Do you have a Health Savings Account (HSA)? If not, you could be missing out on some savings. HSA allows you to set aside pre-tax money to help pay for out-of-pocket medical expenses; they are particularly helpful for people with a lot of medical expenses, but they are not compatible with all health insurance plans. Before the Open Enrollment Period is over, find out how HSAs work, if you qualify for one, and if it is worth setting one up.
What Is a HSA?
The ACA’s Open Enrollment Period runs from November 1 – January 15 this year, so now is your chance to make sure that your health insurance will work for you next year. That includes considering new ways of helping fund your healthcare expenses, like with a Health Savings Account (HSA). So how do these accounts work?
HSAs are savings accounts that allow you to set aside a certain amount of pre-tax income to pay for healthcare needs/bills. There are a few important things to note about these accounts: first, you are only eligible for a HSA if you are enrolled in a qualified high-deductible health plan. Next, there is a limit to how much you can put into these accounts each year: limits on annual HSA contributions for coverage beginning in 2022 are $3,650 for individuals and $7,300 for families. Some employers will contribute to your HSA; if they do so, you will still not be able to exceed the annual contribution limit. The money that you both contribute is pre-tax, earns tax-free interest, and will not be taxed when you withdraw it to use for qualified medical expenses.
Aside from being an excellent way to pay for your out-of-pocket medical expenses, HSAs have:
- Tax benefits– Any money put into your plan up to the annual limit is untaxed. If you enroll in a HSA separately from an employer’s health insurance plan, your HSA contributions are tax-deductible. This means that if you put the maximum amount of $3,650 into your HSA and make $50,000 annually, you will be taxed as if you earn $46,350, which could possibly put you into a lower tax bracket. And if your account grows, you will not be taxed on the growth, nor will you be taxed if you choose to make any withdrawals for medical expenses.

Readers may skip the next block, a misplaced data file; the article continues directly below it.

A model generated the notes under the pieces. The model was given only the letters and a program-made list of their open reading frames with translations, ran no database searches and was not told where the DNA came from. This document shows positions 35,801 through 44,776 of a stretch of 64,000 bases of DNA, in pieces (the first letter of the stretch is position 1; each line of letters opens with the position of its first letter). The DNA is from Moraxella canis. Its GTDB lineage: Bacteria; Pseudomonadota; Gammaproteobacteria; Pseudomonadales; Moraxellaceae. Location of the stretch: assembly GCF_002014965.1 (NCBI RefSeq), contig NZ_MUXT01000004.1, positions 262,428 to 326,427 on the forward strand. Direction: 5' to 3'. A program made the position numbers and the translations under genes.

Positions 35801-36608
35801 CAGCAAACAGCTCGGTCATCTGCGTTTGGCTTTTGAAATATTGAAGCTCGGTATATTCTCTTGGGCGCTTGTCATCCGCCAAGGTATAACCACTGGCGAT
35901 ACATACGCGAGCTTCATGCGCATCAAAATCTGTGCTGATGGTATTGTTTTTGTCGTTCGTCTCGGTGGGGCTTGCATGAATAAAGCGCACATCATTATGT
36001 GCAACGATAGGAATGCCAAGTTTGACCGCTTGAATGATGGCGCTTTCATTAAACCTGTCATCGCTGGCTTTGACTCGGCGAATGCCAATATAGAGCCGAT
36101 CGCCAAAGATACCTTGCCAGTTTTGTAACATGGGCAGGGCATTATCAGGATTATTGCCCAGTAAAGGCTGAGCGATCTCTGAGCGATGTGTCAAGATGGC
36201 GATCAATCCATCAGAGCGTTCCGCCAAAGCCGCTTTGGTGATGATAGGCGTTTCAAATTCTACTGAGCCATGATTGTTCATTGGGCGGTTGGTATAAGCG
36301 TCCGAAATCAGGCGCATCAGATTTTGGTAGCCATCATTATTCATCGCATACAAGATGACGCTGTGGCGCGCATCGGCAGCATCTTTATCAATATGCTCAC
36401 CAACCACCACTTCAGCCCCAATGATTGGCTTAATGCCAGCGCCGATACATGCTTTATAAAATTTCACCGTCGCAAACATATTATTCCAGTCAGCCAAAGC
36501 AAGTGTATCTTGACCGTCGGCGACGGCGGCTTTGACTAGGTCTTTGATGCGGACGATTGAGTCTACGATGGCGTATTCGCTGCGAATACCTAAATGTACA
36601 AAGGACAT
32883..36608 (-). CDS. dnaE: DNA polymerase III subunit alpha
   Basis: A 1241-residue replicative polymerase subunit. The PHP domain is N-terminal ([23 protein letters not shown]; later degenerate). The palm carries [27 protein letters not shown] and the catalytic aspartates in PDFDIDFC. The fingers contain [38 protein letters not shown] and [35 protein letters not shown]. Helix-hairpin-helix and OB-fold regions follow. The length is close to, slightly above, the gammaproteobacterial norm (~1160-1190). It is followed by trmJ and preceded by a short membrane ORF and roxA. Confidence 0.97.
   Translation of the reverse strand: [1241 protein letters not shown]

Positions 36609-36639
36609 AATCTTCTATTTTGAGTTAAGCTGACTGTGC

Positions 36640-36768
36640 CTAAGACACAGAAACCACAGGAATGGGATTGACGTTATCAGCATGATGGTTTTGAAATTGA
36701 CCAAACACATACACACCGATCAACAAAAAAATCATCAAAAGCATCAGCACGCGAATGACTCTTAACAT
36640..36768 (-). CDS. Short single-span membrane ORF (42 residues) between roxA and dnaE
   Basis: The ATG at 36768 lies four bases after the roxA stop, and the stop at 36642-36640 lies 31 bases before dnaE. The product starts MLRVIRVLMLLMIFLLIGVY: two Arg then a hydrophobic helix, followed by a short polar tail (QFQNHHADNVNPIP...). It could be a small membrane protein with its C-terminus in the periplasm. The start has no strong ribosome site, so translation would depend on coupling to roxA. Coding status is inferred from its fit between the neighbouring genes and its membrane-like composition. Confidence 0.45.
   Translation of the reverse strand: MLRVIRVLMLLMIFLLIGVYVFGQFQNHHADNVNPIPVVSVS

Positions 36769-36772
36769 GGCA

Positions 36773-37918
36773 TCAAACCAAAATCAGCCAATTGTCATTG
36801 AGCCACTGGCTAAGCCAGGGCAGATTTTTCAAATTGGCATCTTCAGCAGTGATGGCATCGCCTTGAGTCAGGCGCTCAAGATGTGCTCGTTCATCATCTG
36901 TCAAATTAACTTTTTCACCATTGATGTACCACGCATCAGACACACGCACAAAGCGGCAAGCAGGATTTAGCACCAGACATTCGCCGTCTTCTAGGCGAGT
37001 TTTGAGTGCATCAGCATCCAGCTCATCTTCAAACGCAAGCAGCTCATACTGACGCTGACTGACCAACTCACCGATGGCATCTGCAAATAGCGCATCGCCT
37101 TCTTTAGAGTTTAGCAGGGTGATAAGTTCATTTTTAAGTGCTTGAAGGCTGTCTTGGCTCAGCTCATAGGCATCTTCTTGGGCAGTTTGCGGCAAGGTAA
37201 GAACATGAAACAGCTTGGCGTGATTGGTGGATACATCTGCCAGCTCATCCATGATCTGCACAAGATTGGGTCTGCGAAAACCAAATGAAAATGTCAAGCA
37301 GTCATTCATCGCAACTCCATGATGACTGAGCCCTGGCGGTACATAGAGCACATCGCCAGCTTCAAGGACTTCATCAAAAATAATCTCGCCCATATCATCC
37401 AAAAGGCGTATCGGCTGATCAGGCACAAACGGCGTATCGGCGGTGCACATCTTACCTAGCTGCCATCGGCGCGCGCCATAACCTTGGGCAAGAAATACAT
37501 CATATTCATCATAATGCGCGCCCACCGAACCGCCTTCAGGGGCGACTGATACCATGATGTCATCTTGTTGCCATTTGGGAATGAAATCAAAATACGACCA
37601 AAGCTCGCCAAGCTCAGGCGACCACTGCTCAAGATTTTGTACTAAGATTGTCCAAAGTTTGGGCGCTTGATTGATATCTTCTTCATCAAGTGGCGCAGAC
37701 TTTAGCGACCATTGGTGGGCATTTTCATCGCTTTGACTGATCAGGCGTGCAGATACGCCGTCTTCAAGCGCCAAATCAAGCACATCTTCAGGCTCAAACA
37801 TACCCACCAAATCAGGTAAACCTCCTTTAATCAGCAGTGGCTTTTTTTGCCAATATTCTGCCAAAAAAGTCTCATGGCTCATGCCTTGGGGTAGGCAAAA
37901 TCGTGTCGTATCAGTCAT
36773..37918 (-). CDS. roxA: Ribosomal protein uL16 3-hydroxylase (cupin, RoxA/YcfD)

- Investment options– You have the ability to invest the capital of your cash account, so you can grow your untaxed funds.
Do You Qualify?
Not everyone qualifies for a HSA. In order to be eligible for one, you must:
- Be covered under a qualified high-deductible health plan (HDHP). For 2021, a HDHP is a health insurance plan with a deductible of at least $1,400 for individual coverage or $2,800 for family coverage.
- Not be covered by any other medical plan.
- Not be enrolled in Medicare.
- Not be claimed as a dependent on someone else’s tax return.
- Not be enrolled in TRICARE or covered by medical benefits from the Veterans Administration.
As pointed out above, in order to set up a HSA, you need to first have a high-deductible health plan (HDHP), so before you decide whether a HSA is right for you, you’ll have to decide if a HDHP is also right for you. These plans are great for people who are generally healthy, and do not see the doctor often, because the deductible is so high. But in return for the high deductible, you will have low monthly premiums, so if you’re looking to save money on your monthly premiums and think you will not reach your deductible amount because you don’t go to the doctor aside from annual checkups, this might be the right type of plan for you.
HSAs are a great savings tool that will help you pay for any out-of-pocket medical expenses, but you’ll first have to consider if a HDHP is right for you and/or your family. If you are interested in a HDHP and a HSA, an EZ agent can help. We will do all the research and comparison for you and find you the plan that will best suit your needs. To compare quotes in minutes, at no cost, enter your zip code in the bar above, or to speak to an agent, call 888-350-1890.